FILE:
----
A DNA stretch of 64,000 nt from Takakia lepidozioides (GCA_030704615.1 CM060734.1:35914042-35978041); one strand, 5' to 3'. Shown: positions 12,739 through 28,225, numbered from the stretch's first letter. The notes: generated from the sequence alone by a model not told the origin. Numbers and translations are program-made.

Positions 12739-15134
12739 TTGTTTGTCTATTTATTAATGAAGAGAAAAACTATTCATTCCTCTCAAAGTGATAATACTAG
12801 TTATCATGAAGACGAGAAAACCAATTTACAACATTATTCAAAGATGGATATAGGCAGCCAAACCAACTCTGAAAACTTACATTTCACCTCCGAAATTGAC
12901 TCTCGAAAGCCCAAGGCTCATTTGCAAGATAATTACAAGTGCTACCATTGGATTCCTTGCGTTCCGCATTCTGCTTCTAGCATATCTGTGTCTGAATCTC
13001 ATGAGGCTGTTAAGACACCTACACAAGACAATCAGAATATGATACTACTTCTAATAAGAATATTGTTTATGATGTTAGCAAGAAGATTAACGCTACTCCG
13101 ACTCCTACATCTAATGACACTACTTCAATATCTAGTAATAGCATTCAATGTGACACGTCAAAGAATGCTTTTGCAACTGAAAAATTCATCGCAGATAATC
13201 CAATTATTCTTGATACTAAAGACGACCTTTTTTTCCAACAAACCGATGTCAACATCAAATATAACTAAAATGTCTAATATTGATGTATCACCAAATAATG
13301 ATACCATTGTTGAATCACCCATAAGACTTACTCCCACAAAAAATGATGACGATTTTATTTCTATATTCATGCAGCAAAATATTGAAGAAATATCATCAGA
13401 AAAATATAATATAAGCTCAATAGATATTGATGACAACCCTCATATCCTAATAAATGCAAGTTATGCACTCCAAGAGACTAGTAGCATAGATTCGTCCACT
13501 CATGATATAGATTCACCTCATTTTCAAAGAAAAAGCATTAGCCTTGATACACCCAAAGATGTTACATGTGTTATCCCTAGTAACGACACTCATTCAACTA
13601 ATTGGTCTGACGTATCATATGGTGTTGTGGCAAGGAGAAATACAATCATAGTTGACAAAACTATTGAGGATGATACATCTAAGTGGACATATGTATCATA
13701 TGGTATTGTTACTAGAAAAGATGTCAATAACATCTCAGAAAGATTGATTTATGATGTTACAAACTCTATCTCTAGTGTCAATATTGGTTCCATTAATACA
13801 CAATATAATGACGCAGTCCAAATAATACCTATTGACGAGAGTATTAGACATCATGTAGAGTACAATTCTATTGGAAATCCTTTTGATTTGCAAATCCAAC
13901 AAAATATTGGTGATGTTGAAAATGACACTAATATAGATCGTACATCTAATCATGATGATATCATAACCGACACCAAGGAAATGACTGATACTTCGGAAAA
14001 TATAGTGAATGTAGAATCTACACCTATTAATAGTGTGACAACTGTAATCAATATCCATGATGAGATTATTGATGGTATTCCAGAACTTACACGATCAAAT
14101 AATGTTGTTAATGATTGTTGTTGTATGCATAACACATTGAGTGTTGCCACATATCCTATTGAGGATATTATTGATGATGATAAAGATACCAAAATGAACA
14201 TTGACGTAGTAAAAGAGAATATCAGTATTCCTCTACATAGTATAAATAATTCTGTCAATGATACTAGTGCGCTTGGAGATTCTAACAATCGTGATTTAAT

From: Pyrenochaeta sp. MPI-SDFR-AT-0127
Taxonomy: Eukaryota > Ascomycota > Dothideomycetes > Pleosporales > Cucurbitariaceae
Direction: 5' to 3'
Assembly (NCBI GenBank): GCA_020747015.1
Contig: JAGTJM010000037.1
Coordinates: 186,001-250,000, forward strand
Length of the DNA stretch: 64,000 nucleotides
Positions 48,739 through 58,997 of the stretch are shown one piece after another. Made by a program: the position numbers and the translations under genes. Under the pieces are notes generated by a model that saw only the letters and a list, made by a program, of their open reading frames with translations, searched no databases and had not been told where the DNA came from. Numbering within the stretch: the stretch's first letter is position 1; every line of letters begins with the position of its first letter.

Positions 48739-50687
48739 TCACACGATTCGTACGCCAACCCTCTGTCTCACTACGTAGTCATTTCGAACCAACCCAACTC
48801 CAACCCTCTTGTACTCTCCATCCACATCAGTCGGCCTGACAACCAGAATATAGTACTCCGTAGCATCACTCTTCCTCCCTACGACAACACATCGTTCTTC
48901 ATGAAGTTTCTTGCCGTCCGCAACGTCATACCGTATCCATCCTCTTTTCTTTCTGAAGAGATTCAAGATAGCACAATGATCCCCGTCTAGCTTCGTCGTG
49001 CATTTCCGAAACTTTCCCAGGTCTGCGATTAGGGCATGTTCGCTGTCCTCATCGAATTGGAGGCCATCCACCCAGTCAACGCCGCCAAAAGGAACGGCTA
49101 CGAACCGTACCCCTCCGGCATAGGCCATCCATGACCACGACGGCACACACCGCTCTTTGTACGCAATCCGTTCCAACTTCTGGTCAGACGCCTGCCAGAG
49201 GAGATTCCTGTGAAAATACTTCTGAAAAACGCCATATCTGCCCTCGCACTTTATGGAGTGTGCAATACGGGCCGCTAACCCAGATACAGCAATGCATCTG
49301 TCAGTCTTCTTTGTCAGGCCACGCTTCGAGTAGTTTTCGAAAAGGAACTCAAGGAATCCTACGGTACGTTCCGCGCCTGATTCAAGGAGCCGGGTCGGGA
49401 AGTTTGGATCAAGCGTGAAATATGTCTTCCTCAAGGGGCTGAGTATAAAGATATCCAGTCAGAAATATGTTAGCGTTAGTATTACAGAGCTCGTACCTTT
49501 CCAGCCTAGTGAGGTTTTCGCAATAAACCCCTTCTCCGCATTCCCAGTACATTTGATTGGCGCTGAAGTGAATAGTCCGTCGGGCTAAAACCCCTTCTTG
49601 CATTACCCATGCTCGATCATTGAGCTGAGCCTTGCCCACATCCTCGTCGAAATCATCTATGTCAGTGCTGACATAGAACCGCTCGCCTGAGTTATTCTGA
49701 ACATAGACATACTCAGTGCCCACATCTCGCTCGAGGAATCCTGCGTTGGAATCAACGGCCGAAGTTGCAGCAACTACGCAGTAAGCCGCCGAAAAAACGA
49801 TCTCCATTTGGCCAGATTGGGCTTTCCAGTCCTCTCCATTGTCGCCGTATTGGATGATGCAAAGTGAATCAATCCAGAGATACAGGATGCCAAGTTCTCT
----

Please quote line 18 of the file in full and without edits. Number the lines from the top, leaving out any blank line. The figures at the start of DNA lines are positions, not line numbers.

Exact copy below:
14201 TTGACGTAGTAAAAGAGAATATCAGTATTCCTCTACATAGTATAAATAATTCTGTCAATGATACTAGTGCGCTTGGAGATTCTAACAATCGTGATTTAAT